Iran is worried about a possible flood of bitcoin (BTC) miners from China, forced to leave the country to continue their activities. Indeed, electricity is a scarce commodity that Iranian authorities are trying to manage wisely.
Iranian electricity provider Tavanir is expressing concern over a possible mass influx of Chinese BTC miners into the country, who are currently facing a crackdown from their government. The company has thus alerted the group in charge of combating the smuggling of goods and currencies in the country.
Recall that Tavanir has seized in recent months 200,000 units of equipment requiring 750 megawatts of electricity. This power is equivalent to the total consumption of 5 provinces in Iran.
Iran is concerned about the arrival of Chinese bitcoin (BTC) miners in its territory.
On July 26, the CEO of Tavanir, Mohammad Hussein Motevallizadeh, indicated in a letter published on the business news website Eghtesadnews that it was possible that Chinese miners would smuggle BTC mining equipment into Iran, where the cost of electricity is relatively low.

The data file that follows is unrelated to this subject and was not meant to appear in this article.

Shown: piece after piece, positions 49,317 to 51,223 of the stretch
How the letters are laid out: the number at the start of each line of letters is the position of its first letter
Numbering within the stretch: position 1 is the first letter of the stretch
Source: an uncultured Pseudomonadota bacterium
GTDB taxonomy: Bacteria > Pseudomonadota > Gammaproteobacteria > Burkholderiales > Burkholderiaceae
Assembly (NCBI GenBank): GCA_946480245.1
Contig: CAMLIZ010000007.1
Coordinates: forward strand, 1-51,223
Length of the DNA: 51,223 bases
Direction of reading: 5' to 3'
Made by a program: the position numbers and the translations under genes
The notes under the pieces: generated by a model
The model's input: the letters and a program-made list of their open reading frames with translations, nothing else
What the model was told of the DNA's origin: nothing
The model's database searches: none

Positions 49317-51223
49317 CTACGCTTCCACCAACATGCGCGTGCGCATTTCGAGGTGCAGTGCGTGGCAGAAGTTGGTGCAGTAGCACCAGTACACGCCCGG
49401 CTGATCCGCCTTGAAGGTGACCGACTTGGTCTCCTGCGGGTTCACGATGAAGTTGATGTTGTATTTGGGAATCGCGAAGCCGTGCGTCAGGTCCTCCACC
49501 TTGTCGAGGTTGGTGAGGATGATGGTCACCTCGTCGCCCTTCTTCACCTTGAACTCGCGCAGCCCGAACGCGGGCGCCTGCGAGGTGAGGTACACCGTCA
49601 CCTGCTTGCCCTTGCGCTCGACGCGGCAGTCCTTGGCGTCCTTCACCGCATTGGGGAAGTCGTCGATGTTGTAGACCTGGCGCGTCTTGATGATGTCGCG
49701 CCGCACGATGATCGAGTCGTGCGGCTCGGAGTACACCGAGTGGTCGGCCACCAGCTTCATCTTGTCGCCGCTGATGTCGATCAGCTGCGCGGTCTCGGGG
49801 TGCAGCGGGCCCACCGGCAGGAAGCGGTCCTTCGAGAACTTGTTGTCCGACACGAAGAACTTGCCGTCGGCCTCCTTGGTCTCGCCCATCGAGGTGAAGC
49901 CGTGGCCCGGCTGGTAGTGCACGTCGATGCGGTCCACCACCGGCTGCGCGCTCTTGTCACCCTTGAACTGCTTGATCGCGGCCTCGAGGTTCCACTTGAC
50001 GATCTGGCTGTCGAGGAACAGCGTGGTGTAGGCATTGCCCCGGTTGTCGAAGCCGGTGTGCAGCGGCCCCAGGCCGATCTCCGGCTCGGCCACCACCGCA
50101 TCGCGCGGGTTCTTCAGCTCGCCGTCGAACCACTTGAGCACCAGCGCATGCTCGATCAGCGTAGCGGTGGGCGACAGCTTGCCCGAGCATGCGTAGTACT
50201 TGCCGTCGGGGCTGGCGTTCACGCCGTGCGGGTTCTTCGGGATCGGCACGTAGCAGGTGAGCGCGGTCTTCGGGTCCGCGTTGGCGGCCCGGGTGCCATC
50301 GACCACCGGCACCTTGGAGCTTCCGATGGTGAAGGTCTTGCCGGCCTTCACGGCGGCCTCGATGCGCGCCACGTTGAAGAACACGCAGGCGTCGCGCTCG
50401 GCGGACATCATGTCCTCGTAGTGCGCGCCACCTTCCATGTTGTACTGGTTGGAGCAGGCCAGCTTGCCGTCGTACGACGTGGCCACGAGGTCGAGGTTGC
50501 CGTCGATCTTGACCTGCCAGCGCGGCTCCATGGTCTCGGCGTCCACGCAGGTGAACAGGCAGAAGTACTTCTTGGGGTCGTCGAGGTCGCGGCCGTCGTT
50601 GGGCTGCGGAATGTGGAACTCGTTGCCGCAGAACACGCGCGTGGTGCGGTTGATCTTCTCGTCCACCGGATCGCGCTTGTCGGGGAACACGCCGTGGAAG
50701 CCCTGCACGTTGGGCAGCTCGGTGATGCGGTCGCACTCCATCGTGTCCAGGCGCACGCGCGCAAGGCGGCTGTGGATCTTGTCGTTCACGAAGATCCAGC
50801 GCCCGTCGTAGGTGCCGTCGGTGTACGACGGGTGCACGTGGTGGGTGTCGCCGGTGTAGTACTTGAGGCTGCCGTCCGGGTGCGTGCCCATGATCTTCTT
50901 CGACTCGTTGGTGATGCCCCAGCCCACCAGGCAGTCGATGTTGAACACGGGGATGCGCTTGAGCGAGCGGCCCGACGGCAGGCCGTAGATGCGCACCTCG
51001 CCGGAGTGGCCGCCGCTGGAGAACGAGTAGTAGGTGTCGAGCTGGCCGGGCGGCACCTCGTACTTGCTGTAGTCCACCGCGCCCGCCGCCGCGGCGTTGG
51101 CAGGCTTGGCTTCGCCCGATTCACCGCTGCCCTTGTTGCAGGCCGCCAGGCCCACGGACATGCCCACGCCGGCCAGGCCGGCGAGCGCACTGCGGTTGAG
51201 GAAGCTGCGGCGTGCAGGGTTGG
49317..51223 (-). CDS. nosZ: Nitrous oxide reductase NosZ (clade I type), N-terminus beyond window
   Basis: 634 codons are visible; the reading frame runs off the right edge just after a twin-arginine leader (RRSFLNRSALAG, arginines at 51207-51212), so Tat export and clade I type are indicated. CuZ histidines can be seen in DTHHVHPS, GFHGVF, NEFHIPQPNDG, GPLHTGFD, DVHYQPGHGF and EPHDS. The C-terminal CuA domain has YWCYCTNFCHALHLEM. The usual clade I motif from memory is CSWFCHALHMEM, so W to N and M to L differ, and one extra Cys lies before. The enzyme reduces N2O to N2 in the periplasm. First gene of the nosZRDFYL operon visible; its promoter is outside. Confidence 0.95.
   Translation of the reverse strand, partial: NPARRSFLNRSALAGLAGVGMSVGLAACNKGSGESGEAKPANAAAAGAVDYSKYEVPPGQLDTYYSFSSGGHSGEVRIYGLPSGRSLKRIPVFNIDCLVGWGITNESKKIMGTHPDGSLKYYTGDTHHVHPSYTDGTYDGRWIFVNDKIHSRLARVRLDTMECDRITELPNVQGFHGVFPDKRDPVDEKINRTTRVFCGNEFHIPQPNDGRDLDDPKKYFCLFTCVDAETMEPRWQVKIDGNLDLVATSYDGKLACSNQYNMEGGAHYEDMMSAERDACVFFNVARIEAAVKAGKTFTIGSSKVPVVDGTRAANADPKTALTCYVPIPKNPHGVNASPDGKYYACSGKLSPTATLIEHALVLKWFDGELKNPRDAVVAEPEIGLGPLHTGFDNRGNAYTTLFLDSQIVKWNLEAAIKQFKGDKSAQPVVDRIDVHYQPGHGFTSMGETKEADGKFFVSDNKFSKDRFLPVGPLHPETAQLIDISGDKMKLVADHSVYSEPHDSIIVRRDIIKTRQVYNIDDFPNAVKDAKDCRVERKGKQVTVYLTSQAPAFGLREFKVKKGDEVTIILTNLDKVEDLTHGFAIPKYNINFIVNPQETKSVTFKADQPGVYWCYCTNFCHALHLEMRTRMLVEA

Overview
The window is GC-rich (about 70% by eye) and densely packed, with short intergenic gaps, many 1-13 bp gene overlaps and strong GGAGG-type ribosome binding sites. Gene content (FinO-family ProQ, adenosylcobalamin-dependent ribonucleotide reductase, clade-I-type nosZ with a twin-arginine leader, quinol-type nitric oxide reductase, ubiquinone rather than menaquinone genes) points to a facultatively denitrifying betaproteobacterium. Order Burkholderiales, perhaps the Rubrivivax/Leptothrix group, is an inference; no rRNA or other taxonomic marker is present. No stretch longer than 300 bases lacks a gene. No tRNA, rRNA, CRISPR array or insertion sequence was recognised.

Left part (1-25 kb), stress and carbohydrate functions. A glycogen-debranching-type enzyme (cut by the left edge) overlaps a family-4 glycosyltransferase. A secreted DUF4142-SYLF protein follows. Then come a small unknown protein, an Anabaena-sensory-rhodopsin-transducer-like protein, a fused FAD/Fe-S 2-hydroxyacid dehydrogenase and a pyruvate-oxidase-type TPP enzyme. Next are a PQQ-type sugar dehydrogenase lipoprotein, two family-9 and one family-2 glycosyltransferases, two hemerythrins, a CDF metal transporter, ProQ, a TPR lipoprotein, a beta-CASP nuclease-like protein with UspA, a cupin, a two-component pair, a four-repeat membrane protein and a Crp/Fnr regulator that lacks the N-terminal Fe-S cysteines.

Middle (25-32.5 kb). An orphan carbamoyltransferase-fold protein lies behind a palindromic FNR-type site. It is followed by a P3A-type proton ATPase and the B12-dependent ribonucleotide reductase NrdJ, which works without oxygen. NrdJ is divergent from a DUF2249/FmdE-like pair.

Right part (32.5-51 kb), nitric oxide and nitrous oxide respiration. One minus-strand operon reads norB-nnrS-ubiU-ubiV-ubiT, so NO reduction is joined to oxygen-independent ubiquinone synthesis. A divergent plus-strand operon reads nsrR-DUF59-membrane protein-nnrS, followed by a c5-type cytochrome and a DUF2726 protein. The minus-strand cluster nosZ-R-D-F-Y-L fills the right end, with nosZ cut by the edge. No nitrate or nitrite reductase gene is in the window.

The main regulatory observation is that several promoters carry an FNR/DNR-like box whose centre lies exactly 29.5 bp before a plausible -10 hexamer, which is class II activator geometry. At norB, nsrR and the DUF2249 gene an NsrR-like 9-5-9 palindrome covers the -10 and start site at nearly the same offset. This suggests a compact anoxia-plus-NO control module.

Indeed, the Chinese government’s push to implement its zero-carbon strategy, by banning BTC mining, has impacted nearly 90% of mining activity and more than half of global bitcoin mining.
Cryptocurrencies have gained popularity in Iran. Several residents invested in them during Bitcoin’s price spike in late 2020. Iranian customs are putting forward numbers that attest to this craze. More than 20,000 packages containing mining equipment, worth $10.2 million, were imported in the last fiscal year March 2020-2021.
The state has actually allowed bitcoin mining in the country since July 2019. However, a miner must obtain a permit from the Ministry of Industries and pay electricity bills with export taxes on top.
The largest mining farm based in Rafsanjan in the southern province of Kerman is owned by Chinese companies. According to a study by the Cambridge Center for Alternative Finance, Iran is home to about 4% of the world’s hashrate.
Increased BTC mining activity in the country is one of the main causes cited for the shortages and power outages this summer. The government in Tehran is considering closing down operations that have been granted permission to operate during peak electricity consumption hours.